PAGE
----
describes U.B. policies on what I call "Classroom
Etiquette." The policies
were adopted by the University some time ago and they
are available as part of the UB Undergraduate
Catalog. Of course, it is
tragic that the University felt compelled to adopt these
policies in the
first place. One would have liked to assume that
students are responsible
individuals who know how to behave in a civilized
an institution of higher learning! Fortunately, in my
experience, I have
found that most students, in fact, are responsible
individuals and they
would find what follows below as pure common sense.
However, there are
always the few who have to be told how to behave--the
few who still think
they are in kindergarten!
While I have your attention on this matter, note the following: If, after reading this document, those of you who are still inclined to behaving like school children, and cannot resist doing so in my class, will leave me with no option but to treat you as school children as well. On a related matter: Afer all else has failed, I know of no other way of motivating an adult to be responsible, other than subjecting the person to public embarassment. (If you know of a better way let me know.)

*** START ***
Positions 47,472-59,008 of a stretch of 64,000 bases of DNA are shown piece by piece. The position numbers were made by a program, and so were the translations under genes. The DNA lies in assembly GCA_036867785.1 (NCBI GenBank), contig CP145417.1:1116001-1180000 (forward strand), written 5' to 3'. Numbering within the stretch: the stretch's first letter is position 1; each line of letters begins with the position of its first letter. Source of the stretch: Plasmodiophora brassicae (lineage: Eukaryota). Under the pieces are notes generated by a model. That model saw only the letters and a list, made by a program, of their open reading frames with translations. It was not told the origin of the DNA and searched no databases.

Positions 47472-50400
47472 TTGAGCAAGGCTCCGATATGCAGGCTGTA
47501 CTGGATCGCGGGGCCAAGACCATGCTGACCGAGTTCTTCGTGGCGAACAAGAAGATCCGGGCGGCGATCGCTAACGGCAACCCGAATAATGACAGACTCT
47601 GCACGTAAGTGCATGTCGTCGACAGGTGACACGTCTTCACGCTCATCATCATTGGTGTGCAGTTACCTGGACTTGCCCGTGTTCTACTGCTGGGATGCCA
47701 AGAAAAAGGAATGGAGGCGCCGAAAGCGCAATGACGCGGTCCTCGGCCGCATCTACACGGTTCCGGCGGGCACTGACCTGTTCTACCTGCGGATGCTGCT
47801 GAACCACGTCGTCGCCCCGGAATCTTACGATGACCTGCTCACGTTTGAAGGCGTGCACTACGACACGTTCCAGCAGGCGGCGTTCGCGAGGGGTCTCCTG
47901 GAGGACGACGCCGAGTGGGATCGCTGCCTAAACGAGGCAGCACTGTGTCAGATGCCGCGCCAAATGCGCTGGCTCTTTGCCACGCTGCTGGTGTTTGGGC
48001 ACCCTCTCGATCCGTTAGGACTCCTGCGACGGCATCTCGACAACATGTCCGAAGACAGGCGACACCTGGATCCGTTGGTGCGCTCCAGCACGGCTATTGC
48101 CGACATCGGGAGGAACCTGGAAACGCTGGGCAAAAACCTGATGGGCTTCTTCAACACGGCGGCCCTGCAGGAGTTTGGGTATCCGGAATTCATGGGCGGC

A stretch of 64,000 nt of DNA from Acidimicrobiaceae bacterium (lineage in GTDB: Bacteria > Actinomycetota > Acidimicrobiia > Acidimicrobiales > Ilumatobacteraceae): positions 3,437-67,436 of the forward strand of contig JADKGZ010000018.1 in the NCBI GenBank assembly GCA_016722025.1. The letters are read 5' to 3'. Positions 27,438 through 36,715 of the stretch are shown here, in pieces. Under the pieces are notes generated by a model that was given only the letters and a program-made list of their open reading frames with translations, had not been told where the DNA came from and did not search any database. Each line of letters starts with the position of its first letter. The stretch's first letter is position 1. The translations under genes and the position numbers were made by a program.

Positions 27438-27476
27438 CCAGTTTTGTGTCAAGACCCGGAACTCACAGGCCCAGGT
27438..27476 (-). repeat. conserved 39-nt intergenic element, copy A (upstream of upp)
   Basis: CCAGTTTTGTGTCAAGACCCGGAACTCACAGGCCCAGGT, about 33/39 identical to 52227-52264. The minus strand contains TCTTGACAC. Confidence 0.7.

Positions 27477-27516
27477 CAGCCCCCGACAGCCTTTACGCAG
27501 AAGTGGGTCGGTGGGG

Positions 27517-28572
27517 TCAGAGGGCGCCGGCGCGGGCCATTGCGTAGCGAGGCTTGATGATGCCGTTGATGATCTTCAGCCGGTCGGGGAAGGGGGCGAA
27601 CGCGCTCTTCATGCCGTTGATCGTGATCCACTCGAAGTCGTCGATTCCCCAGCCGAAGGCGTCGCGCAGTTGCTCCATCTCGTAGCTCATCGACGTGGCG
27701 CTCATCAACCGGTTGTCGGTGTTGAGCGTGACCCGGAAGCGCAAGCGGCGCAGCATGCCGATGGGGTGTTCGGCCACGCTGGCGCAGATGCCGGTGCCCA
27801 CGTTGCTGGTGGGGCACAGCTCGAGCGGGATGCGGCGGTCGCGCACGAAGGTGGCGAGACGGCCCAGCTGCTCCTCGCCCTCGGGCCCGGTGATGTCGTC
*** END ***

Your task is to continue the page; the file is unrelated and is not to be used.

OBSTRUCTION OR DISRUPTION IN THE CLASSROOM -- POLICIES
that faculty members are responsible for effective
management of the classroom
environment to promote conditions which will enhance
Accordingly, instructors should set reasonable rules
for classroom behavior
and must articulate these rules, in writing, in
materials provided to the
students at the start of the semester.
To prevent and respond to distracting behavior faculty should clarify standards for the conduct of class, either in the syllabus, or by referencing the expectations cited in the Student Conduct Regulations. Classroom "etiquette" expectations should include:
° Not packing bookbags or backpacks to leave until the instructor has dismissed class.
END OF DOCUMENT